During summers of his high school years, Lee played in various baseball leagues, attended baseball camps and worked for the Pittsburgh Pirates at night during home stands.  Through exposure and contacts at the camps, Lee generated interest from a few colleges, met with the Michigan State University baseball coach in Philadelphia, and entered MSU in the fall of 1960.  At the time, MSU had a student population and campus size greater than Monroeville, and proved quite a change from the hometown feel of Monroeville, Pitcairn and the surrounding towns.

Lee found Big Ten baseball was played at a very high level and the athletic talent was remarkable.  Playing behind an All Big Ten first baseman, Lee got relatively little playing time.  As Michigan is in the snow belt and has very cold winters and springs, the team practiced indoors in the field house and played many of their games each year during a three week spring break traveling to Florida and back.  Typically the Big Ten season started with a frozen snow covered field cleared by the team and maintenance crews.

In the spring of 1963, Lee received an invitation to attend the Pittsburgh Pirates spring camp in Ft. Myers, FL.  After three days of evaluation Lee was sent to the Pirates minor league camp at Daytona Beach, FL.  His release two weeks later came as no surprise as the talent level was outstanding.  Participants at that camp included Steve Blass, a great Pirate pitcher during championship seasons in the early 70’s.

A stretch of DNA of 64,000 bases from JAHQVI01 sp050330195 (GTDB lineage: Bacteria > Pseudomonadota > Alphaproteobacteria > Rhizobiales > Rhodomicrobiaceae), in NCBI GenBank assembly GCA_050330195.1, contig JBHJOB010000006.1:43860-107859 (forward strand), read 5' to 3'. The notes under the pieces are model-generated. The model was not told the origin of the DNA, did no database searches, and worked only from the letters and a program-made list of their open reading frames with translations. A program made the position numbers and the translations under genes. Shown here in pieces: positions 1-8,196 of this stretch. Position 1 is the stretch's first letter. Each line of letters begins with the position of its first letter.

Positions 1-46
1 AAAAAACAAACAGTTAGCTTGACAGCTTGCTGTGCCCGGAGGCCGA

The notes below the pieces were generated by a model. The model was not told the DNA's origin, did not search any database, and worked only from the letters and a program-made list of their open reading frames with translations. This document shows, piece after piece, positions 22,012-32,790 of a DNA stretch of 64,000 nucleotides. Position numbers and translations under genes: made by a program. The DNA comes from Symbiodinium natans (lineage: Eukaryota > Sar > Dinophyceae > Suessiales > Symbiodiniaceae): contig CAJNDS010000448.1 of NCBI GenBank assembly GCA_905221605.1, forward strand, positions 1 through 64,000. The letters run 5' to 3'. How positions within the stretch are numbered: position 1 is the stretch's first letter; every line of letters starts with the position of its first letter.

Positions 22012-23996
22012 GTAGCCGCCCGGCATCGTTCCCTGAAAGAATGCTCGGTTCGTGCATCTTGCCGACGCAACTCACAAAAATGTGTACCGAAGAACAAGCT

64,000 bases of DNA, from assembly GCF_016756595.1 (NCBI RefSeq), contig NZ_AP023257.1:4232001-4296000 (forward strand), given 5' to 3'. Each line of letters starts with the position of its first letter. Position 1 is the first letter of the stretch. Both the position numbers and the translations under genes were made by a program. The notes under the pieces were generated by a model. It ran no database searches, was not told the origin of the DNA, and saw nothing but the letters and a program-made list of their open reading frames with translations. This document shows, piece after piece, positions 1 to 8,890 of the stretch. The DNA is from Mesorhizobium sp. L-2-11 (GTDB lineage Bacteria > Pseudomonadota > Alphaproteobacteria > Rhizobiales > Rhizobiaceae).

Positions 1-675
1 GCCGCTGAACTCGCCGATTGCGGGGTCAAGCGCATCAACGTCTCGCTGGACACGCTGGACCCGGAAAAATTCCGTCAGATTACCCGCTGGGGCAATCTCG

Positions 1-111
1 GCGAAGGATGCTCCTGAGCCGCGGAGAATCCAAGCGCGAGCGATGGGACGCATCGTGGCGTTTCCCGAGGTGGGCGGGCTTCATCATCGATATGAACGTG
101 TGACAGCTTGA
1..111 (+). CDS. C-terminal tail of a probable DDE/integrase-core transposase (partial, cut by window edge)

After knocking on doors of other baseball organizations without success, Lee realized his future was not in professional baseball.

In more recent years Lee has had his own consulting business following a lengthy career at AT& T and BellSouth Corp. in Atlanta, GA.  At BellSouth, as the Director of Quality, Lee had an extensive background in management and front-line training, process management, customer satisfaction and service and linking internal measures with key customer drivers.  In recent years Lee’s work with clients such as Verizon, BellSouth, and various national homebuilders has been in using a quality measurement process approach to aligning internal measures with key customer requirements.

In addition to Michigan State, Lee attended the Univ. of South Florida, Georgia State Univ., Stanford Univ. Advanced Mgt. College and the Univ. of Virginia Darden Executive program.

Lee resides in Ft. Myers Beach, FL. and travels extensively.  His oldest son Scott attended Washington & Lee Univ. and, with his wife Luisa,  operates a wholesale fly fishing  business in Steamboat Springs, CO.  Daughter MacKenzie attended Southern Methodist Univ., lives in Dallas, TX. and is pursuing an advanced degree in medicine.  Youngest son Chad is in his senior year in the business school at the University of Mississippi.